The U.S. Air Force has lost records concerning 100,000 investigations into everything from workplace disputes to fraud.
A database that hosts files from the Air Force’s inspector general and legislative liaison divisions became corrupted last month, destroying data created between 2004 and now, service officials said. Neither the Air Force nor Lockheed Martin, the defense firm that runs the database, could say why it became corrupted or whether they’ll be able to recover the information.
Lockheed tried to recover the information for two weeks before notifying the Air Force, according to a service statement.
The Air Force has begun asking for assistance from cybersecurity professionals at the Pentagon as well as from private contractors.
“We’ve kind of exhausted everything we can to recover within [the Air Force] and now we’re going to outside experts to see if they can help,” said Ann Stefanek, an Air Force spokeswoman at the Pentagon.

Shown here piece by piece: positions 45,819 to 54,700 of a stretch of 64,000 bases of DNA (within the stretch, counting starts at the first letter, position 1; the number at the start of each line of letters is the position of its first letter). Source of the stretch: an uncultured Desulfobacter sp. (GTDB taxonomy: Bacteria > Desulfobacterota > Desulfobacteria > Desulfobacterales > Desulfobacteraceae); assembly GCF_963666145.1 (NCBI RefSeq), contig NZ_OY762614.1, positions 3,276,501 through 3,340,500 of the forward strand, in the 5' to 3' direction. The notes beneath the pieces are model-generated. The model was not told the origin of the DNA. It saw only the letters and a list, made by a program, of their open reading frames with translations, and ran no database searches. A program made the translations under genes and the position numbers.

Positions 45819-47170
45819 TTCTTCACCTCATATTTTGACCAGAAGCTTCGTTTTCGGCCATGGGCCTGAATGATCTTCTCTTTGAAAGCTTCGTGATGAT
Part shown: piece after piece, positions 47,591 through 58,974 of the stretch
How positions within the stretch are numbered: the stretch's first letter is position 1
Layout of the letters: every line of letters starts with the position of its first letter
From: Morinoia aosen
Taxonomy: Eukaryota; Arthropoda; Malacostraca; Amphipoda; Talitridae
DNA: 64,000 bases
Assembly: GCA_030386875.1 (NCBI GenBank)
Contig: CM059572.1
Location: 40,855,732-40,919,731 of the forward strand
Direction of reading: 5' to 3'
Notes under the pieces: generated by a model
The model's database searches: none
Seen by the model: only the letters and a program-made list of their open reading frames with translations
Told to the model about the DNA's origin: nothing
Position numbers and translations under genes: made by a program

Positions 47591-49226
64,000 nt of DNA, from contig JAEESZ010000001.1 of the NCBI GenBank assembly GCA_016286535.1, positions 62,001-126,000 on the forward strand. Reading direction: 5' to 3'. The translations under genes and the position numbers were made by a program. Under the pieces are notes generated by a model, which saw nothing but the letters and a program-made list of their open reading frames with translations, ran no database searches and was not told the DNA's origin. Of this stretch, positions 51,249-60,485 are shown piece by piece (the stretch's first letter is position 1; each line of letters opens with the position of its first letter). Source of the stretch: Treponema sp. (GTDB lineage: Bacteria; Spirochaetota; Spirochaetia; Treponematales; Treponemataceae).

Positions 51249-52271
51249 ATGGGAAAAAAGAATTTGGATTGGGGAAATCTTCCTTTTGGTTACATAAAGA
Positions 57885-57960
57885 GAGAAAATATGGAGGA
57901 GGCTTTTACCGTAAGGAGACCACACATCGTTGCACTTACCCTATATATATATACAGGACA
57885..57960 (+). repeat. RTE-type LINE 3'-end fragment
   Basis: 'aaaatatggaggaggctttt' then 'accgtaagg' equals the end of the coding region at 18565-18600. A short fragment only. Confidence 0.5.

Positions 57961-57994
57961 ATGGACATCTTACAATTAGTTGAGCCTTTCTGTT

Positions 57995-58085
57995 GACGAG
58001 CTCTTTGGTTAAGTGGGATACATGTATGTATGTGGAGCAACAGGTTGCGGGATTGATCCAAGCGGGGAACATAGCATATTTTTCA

For now, Air Force officials don’t believe the crash was caused intentionally.
“[W]e’re doing our due diligence and checking out all avenues within the investigation to find out if there’s anything that we’re not aware of,” Stefanek said. “Right now, we don’t have any indication of that.”
Lockheed declined to answer specific questions about the incident.
“We are aware of the data corruption issue in the Air Force’s Automated Case Tracking System (ACTS) and are working with the Air Force to identify the cause, and restore the lost data,” Maureen Schumann, a company spokeswoman, said in an email.
The Air Force inspector general is an independent organization that reports directly to Air Force…